Exiting the store, Roger runs into the Terminator robot.  But he's in a good mood, so he gives Roger a head start -- time enough to run to the cave to the west and get the robot disposed of by the ravenous pods.  We have to position Roger appropriately so that the robot walks through the cave, which means we should enter from the upper edge of the screen and hope that the robot enters from the right and makes a beeline for Roger through the danger zone.  After the robot is digested by the pods, his invisibility belt remains -- it's directly under the pods, though, so we will probably need the Orat-on-a-stick to get hold of it safely.  We need to get some buckazoids.

The Orium (glowing gem) Roger has been carrying since Space Quest II turns out to be rather valuable on Phleebhut.  Fester is definitely interested in acquiring it:

It's not a bad idea to SAVE GAME before agreeing on a price here.  We can negotiate him up to 425, but if we try to go higher he'll offer no more than 100 after that.  If we play our cards right, we can buy all three of the interesting gift shop items and still have 350 buckazoids left over.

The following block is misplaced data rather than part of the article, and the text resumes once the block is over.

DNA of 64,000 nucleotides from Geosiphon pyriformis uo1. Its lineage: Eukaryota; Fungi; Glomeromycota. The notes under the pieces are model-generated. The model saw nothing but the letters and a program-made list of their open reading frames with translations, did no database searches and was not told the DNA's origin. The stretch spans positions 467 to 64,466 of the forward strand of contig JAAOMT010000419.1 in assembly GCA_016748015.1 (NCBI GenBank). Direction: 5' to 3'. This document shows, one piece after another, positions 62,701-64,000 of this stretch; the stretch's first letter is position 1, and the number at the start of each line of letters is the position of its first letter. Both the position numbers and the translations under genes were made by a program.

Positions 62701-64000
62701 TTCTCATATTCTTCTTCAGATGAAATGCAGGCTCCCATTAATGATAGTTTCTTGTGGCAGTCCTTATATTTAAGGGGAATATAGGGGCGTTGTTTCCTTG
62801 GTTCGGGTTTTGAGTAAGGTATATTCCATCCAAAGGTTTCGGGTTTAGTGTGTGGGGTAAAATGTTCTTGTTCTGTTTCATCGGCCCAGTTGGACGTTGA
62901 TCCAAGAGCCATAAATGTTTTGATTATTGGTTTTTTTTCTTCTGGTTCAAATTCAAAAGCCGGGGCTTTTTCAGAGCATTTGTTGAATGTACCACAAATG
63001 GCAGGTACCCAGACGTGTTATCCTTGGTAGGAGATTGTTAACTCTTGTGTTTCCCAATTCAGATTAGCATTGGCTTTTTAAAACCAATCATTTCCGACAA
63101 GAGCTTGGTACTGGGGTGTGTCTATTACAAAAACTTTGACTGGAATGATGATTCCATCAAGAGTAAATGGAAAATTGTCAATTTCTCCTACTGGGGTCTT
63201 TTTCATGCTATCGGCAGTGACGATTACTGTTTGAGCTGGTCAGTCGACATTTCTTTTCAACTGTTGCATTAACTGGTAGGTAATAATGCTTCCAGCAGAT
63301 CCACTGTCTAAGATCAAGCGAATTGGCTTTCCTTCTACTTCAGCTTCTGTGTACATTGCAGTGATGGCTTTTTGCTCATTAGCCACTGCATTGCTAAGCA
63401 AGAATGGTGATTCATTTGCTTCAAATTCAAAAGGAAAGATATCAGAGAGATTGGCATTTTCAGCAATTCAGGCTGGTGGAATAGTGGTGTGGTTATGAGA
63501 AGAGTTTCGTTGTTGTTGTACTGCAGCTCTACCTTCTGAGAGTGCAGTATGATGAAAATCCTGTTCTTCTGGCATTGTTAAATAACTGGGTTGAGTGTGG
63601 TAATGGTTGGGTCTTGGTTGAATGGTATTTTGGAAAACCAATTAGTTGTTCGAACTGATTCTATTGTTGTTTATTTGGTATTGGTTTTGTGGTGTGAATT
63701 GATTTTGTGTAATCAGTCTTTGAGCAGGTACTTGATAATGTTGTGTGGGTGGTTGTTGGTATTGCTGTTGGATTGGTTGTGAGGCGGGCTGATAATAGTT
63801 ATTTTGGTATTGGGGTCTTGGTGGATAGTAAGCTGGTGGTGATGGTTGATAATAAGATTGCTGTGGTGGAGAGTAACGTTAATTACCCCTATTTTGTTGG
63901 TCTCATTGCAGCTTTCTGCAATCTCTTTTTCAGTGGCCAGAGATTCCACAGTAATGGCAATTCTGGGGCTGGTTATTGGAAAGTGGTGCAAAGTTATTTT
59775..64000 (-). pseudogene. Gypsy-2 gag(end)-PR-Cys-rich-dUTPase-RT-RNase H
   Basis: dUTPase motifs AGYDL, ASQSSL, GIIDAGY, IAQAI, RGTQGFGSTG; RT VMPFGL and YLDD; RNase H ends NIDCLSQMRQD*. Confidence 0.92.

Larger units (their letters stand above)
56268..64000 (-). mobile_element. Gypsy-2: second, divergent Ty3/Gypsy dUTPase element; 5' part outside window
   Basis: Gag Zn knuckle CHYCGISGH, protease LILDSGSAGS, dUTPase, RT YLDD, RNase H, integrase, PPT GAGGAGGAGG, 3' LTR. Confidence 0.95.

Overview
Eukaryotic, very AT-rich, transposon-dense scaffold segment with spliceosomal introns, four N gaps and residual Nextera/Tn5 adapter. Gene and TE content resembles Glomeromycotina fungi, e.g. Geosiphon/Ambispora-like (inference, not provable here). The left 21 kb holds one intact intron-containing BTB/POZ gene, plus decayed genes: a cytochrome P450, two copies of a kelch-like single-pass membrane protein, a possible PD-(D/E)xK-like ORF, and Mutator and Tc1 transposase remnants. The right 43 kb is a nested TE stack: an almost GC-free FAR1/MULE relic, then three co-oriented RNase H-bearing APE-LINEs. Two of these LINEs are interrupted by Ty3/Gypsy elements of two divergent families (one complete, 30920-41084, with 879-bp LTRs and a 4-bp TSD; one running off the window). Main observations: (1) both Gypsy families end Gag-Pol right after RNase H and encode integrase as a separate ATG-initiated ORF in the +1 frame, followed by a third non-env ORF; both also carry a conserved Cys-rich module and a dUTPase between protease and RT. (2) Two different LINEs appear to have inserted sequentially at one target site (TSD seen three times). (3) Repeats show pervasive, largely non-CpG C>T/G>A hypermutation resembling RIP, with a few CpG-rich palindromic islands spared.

Using the Orat toy to retrieve the belt takes some work, mostly because the animation only functions correctly in a very specific location -- I got a lot of Try approaching from a slightly different angle messages, or got Roger chewed up by the ceiling-dwelling pod creatures.  It works most reliably if we do it from the same position we took to trap the Terminator robot.

Is there anything left to do here?  Mog's workings seem only to be for getting Roger killed, although there's an alternate solution to the Terminator puzzle involving the upper level's gears.  And it seems we've solved all the available puzzles, so it's time to go to Ortega.  With the ThermoWeave underwear, Roger can explore the surface and discover a couple of ScumSoft employees surveying the planet.  They have a small scout ship and are heavily armed, but they seem to be wrapping up and will leave shortly if we are patient.  The invisibility belt doesn't seem to help here; its charge is low.